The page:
Thank Heaven for Little Girls

Gigi is the last MGM musical to win Best Picture. Ending a great tradition dating as far back as The Broadway Melody. Gigi was only adapted as a musical from French author Colette’s novella of the same name. It’s another Parisian romance suited for director Vincente Minnelli, but it couldn’t be more different than An American in Paris. Gigi doesn’t break any new ground, but it did break the record for highest clean sweep at the Academy Awards. Gigi won all 9 of its Oscars including Best Picture, Director, Adapted Screenplay, Art Direction, Cinematography – Color, Costume Design, Film Editing, Scoring, and Original Song.

All of them are deserving wins, but it is odd that Gigi wasn’t nominated in a single acting category. The cast is very French with Leslie Caron returning to work with Minnelli. Gigi is an innocent fun-loving school girl groomed by her aunt and grandmama to become a wealthy man’s courtesan. Being a trained mistress is quite scandalous for the late 50’s, but not too much attention is called to it. Gaston is simply a wealthy womanizer with a new woman every week. Louis Jourdan is second only to Maurice Chevalier as his similarly womanizing Uncle Honorรฉ who cheers him on in the background.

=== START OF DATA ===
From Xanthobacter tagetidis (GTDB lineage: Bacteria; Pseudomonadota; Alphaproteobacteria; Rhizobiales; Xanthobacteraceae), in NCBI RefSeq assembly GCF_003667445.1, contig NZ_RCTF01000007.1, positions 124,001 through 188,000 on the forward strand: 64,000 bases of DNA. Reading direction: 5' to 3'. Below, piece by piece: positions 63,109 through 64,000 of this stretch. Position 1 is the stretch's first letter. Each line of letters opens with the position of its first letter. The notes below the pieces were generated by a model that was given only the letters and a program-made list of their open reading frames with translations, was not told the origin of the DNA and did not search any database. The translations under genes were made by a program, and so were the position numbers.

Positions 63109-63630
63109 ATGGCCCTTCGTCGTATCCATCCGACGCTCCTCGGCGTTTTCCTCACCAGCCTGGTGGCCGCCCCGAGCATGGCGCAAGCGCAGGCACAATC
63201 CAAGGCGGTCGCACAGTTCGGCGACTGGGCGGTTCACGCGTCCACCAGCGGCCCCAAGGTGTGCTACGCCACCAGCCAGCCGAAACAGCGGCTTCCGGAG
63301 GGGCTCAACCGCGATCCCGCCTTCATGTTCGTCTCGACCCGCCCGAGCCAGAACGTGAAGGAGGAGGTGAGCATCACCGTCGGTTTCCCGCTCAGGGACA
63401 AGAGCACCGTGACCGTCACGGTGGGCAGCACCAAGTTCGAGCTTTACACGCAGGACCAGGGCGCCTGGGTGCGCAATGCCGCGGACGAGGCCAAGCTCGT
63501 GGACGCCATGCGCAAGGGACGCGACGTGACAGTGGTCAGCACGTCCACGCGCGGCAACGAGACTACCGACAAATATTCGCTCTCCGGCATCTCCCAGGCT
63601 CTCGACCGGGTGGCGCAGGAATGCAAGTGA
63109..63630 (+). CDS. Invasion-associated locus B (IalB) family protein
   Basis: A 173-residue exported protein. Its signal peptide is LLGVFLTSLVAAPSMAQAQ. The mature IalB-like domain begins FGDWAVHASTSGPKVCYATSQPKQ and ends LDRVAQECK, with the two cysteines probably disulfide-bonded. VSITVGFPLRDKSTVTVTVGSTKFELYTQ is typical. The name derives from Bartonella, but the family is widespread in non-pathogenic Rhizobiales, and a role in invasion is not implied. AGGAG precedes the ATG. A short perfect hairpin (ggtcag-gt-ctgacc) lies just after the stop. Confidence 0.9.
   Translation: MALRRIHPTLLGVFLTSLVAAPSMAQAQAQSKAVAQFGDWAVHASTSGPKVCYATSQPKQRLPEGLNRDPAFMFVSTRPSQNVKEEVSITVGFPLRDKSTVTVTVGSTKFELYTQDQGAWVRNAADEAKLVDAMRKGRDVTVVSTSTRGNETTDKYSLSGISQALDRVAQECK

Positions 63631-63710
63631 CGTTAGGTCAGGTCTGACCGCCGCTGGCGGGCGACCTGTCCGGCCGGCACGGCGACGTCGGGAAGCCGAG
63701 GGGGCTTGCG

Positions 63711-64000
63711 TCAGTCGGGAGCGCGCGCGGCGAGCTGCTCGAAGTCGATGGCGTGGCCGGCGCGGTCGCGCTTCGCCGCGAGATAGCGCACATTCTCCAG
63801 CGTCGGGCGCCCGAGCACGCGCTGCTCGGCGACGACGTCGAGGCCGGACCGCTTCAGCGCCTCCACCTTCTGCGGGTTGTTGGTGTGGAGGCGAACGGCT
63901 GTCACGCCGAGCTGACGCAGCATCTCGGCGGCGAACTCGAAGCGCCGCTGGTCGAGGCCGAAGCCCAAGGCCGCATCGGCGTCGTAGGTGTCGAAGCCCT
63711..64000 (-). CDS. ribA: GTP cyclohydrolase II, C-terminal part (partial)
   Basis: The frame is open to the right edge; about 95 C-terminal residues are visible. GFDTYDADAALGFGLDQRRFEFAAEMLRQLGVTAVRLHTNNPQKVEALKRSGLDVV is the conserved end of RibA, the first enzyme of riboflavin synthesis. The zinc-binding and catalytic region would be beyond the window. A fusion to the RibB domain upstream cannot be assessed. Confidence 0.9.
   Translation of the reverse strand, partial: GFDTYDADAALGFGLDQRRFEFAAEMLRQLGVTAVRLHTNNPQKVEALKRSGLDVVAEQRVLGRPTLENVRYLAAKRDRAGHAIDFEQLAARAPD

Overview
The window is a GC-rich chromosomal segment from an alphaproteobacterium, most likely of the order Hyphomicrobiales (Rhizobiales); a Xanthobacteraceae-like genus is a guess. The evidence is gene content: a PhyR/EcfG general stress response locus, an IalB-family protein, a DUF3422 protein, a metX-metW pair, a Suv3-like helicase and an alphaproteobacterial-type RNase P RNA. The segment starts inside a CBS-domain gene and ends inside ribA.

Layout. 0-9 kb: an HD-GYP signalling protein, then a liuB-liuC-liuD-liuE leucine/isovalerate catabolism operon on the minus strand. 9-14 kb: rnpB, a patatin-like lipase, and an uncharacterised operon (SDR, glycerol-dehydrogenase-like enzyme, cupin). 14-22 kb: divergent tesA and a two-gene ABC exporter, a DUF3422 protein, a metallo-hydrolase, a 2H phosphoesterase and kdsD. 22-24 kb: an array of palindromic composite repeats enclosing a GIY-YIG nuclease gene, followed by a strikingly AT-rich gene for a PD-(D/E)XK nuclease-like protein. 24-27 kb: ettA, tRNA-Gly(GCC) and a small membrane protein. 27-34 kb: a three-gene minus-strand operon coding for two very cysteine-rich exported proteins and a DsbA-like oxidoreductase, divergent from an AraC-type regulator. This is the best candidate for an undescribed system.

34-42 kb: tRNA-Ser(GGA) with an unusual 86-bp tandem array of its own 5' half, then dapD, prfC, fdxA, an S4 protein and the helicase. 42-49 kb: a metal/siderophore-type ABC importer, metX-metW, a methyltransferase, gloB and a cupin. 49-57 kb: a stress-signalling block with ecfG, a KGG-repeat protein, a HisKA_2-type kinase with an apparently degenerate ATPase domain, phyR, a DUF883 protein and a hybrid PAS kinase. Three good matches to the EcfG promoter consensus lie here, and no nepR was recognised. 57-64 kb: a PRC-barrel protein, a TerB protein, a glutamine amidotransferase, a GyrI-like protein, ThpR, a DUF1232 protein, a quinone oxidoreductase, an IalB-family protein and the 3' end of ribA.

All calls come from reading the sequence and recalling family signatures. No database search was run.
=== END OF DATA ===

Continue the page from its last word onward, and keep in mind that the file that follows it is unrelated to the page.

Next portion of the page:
His song “Thank Heaven for Little Girls” speaks for itself. Eva Gabor plays one of Gaston’s romantic conquests who goes so far as to attempt suicide when he leaves her. Gaston’s only genuine relationship is with Gigi. It’s a classic close friendship that develops into something more. If any of Gigi sounds similar to My Fair Lady it’s because Alan Jay Lerner and Frederick Loewe contributed to both. The Oscar winning song “Gigi” perfectly captures Gaston finally seeing Gigi as a woman. The only question is whether or not he’s willing to give up his playboy lifestyle for her. Gigi is a heartwarming romance with plenty of color and music.

Gigi

Gaston takes Gigi out

4 thoughts on “Thank Heaven for Little Girls

Leave a Reply

Fill in your details below or click an icon to log in:

WordPress.com Logo

You are commenting using your WordPress.com account. Log Out /  Change )

Twitter picture

You are commenting using your Twitter account. Log Out /  Change )

Facebook photo

You are commenting using your Facebook account. Log Out /  Change )

Connecting to %s